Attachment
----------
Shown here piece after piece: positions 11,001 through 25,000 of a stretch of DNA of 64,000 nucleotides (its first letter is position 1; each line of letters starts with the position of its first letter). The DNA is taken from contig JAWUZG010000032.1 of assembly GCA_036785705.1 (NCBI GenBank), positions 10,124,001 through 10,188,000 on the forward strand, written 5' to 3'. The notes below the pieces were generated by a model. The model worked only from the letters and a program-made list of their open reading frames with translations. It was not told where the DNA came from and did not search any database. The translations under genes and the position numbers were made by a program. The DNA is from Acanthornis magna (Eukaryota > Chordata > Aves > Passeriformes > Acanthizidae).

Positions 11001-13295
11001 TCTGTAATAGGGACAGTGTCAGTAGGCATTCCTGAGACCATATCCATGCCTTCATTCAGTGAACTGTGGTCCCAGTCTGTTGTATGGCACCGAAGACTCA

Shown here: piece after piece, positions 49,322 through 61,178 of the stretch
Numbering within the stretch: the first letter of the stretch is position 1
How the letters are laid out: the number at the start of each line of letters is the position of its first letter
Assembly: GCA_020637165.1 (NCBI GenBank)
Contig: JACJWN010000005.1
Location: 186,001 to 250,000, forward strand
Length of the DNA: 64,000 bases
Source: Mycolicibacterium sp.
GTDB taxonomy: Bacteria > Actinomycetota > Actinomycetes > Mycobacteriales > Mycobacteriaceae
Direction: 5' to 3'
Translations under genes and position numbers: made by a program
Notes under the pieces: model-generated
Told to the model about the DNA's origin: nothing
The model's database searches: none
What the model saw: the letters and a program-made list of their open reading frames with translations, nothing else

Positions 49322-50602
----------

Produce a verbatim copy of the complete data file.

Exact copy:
Shown here piece after piece: positions 11,001 through 25,000 of a stretch of DNA of 64,000 nucleotides (its first letter is position 1; each line of letters starts with the position of its first letter). The DNA is taken from contig JAWUZG010000032.1 of assembly GCA_036785705.1 (NCBI GenBank), positions 10,124,001 through 10,188,000 on the forward strand, written 5' to 3'. The notes below the pieces were generated by a model. The model worked only from the letters and a program-made list of their open reading frames with translations. It was not told where the DNA came from and did not search any database. The translations under genes and the position numbers were made by a program. The DNA is from Acanthornis magna (Eukaryota > Chordata > Aves > Passeriformes > Acanthizidae).

Positions 11001-13295
11001 TCTGTAATAGGGACAGTGTCAGTAGGCATTCCTGAGACCATATCCATGCCTTCATTCAGTGAACTGTGGTCCCAGTCTGTTGTATGGCACCGAAGACTCA

Shown here: piece after piece, positions 49,322 through 61,178 of the stretch
Numbering within the stretch: the first letter of the stretch is position 1
How the letters are laid out: the number at the start of each line of letters is the position of its first letter
Assembly: GCA_020637165.1 (NCBI GenBank)
Contig: JACJWN010000005.1
Location: 186,001 to 250,000, forward strand
Length of the DNA: 64,000 bases
Source: Mycolicibacterium sp.
GTDB taxonomy: Bacteria > Actinomycetota > Actinomycetes > Mycobacteriales > Mycobacteriaceae
Direction: 5' to 3'
Translations under genes and position numbers: made by a program
Notes under the pieces: model-generated
Told to the model about the DNA's origin: nothing
The model's database searches: none
What the model saw: the letters and a program-made list of their open reading frames with translations, nothing else

Positions 49322-50602